American hybridizer Ralph Moore has been working with Rosa rugosa, a tough and disease-resistant native of Central Asia and Japan. Several cultivars of R. rugosa have been in gardens for a hundred or more years, showing how well they survive. Some of Moore’s new roses are cold-hardy without protection and also flower more than once. Two of these, ‘Linda Campbell’ and ‘Topaz Jewel’, are especially well suited to cold climates, where they are more likely to flower repeatedly. Their beauty is also enhanced by colorful red hips in fall. On the horizon are miniature rugosas, and modern moss roses having that green crest on the buds that fascinated the Victorians.
A rose that is certain to make an impact on American gardens is ‘Flower Carpet’, introduced in August 1995 as the “Eco Rose.” Already a hit in Australia and winner of awards in Germany, France, England, and the Netherlands, ‘Flower Carpet’ is noted for exceptional disease resistance and free flowering. Grown on its own roots it is reputed to flourish in both hot regions and where frost is common, from Zones 2b through 11 (Calgary, Canada, to Miami, Florida). The plant grows in a mound up to three feet, and one plant will cover a three-foot circle. It flowers profusely in clusters of iridescent pink. A similar rose with white flowers will be introduced next year, and plants with soft pink, yellow, and red flowers will follow.
The new shrub roses are being grown in many gardens throughout the nation, although ease of care may vary by climate. In cold regions, even though shrub roses are hardier than other modern roses, they perform better with some winter protection. Plant them with the bud unions one to two inches below soil level. In warm climates, such as southern California and the Southwest, plant shrub roses with the bud unions at soil level and then mulch the ground to help keep the soil cool and to retain moisture in summer.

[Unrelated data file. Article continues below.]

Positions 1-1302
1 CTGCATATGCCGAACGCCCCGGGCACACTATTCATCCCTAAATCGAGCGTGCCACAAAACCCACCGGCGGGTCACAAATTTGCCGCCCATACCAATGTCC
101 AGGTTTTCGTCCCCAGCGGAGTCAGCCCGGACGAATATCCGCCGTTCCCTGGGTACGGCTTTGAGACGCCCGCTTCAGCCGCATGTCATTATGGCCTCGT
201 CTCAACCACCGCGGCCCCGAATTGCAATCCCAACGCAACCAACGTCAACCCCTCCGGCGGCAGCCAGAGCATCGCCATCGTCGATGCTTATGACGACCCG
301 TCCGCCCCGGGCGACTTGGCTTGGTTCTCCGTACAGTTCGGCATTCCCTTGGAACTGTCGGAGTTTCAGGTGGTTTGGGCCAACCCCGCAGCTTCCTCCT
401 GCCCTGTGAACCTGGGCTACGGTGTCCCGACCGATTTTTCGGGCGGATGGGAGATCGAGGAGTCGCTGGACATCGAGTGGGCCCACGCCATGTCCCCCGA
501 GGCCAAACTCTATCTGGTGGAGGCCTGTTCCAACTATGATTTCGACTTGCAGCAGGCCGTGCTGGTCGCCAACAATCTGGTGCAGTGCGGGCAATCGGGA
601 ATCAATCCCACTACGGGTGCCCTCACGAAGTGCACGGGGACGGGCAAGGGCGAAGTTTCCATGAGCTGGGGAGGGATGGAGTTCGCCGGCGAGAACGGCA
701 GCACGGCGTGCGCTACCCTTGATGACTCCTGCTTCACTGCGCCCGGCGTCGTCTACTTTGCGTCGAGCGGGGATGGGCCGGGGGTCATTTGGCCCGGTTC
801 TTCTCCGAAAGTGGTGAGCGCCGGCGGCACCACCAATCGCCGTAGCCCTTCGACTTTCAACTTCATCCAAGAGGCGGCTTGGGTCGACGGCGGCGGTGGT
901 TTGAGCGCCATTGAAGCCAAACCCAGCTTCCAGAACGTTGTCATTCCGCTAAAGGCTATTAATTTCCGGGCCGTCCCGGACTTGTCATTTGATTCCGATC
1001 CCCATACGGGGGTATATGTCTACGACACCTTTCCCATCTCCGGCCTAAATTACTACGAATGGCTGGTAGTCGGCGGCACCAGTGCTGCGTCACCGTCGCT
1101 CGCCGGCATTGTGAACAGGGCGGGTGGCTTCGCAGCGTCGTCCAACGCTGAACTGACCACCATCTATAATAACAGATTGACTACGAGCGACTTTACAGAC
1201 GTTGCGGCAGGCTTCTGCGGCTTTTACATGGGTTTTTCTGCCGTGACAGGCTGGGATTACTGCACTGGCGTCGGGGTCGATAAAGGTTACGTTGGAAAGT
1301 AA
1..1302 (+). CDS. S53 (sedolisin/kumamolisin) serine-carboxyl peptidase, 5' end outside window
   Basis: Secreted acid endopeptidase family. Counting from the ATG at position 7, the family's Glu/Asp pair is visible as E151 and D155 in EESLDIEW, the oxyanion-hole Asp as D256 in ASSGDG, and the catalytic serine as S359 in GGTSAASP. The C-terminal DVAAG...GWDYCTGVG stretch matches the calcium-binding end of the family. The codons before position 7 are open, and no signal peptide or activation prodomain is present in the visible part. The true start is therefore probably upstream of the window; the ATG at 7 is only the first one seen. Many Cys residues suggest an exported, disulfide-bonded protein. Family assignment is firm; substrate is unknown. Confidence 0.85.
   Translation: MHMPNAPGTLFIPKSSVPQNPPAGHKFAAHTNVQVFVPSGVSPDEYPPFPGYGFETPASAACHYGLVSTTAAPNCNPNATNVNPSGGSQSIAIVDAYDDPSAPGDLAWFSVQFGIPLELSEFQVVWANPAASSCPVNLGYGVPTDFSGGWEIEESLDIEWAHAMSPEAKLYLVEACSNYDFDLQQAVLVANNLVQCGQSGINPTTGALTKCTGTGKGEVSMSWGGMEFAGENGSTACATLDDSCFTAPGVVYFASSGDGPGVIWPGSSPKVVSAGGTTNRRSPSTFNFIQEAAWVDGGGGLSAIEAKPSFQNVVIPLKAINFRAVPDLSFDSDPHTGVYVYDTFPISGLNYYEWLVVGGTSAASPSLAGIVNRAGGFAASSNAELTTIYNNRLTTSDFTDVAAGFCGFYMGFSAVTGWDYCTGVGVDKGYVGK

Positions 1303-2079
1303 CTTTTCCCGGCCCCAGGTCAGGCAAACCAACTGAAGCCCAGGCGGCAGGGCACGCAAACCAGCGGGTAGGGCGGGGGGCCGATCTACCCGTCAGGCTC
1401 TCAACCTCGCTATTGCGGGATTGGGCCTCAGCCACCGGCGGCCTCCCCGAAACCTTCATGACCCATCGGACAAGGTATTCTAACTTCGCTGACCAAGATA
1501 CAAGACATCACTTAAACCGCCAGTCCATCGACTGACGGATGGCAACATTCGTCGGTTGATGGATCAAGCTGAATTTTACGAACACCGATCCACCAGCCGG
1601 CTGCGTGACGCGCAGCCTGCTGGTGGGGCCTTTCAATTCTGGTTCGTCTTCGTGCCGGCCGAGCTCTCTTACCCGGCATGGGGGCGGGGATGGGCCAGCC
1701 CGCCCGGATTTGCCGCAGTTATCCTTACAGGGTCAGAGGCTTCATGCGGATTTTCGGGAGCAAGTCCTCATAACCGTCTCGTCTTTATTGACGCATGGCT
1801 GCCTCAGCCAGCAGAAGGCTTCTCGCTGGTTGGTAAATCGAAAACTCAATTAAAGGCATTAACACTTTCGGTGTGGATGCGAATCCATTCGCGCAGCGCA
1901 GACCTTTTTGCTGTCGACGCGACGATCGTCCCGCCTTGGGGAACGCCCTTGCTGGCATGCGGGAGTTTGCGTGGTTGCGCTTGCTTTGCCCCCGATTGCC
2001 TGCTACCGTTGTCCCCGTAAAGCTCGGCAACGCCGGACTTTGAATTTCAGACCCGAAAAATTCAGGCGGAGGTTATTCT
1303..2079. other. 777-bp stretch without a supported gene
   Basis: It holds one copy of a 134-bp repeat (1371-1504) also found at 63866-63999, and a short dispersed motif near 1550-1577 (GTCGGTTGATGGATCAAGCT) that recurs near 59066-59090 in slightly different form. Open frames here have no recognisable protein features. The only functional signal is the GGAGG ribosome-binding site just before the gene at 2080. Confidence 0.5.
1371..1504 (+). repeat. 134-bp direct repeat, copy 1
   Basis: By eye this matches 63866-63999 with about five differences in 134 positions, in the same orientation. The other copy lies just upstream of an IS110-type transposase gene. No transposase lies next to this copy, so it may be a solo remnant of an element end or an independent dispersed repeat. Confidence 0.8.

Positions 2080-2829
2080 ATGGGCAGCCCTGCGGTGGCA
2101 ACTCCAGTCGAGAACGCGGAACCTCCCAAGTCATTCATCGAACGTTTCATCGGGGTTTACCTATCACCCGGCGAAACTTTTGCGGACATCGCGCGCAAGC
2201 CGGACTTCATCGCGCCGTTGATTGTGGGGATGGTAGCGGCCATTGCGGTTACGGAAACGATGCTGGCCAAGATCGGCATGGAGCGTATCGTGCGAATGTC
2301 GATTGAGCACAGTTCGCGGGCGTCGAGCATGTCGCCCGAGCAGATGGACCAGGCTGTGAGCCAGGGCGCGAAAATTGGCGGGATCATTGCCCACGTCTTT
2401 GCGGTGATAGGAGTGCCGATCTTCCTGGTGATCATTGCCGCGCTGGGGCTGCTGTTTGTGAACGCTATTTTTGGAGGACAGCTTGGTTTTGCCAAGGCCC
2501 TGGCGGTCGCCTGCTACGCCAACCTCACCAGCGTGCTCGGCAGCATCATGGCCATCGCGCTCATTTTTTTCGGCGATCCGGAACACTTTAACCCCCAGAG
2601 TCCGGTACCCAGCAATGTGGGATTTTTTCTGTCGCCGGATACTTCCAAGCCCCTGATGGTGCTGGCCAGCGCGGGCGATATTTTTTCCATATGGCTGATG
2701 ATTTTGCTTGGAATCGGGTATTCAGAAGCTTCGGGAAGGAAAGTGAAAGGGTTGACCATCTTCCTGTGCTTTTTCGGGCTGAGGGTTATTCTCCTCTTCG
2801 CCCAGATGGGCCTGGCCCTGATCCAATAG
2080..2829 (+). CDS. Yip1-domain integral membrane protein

Size of shrub will vary by climate. Roses grown in Zones 9, 10, or 11 grow larger than stated in catalogs. Roses such as ‘Sally Holmes’ and ‘Lady of the Dawn’ become climbers in regions of abundant sunshine. Disease resistance also varies by location, and the garden hobbyist’s tolerance of disease varies as well. Unlike exhibitors who strive to produce the perfect rose, free from blemishes, garden enthusiasts can overlook mildew, rust, even blackspot, patiently waiting for the episode to pass. Others use natural controls such as baking soda solution to mitigate the effects of fungal attacks.
Pruning these new shrub roses is much simpler than dealing with hybrid teas or floribundas. Many are self-cleaning; they drop their flowers after blooming. The sprawling groundcover roses need only shaping, as is true of the taller shrubs, which can be manicured to suit the landscape setting. Remove dead wood at the end of the flowering season, and cut back growth to one-third or one-half, depending on variety. Less vigorous plants are usually pruned harder to encourage new growth from low down.
Few plants can equal the rose for flower power, productivity, and charm. Even by those who once thought them demanding, these new landscape roses can be enjoyed with minimum effort.
The China Rose
The China rose is the foundation species upon which all our modern roses are built, whether they be bedding roses or shrubs or perpetual-flowering climbers. Its influence in rose-breeding over nearly two hundred years has been so great, so overwhelming, and so popular that it is difficult to see where we should have been without it. We are so used to thinking of roses in terms of hybrid teas and floribundas that we are apt to forget that these are, comparatively, very new and specialized, and they owe more than half their success and éclat to the China rose.
Our garden China roses are shrubs of small to medium growth, according to the local climate, and have smooth wood, reddish when young and sparsely set with small, handsome, dark red prickles. The leaves are also sparsely borne, with 3 to 5 pointed segments; they are smooth, richly tinted with red-brown when young, and contribute greatly to the general color of the plants. (This leaf-color is reproduced in its most intense richness in such roses as ‘Donald Prior’ and ‘Rosemary Rose’, both modern floribundas.) The flowers have 5 or more rather limp petals of silky texture, making rather a shapeless flower after their first opening, especially in the singles.
The Graham Stuart Thomas Rose Book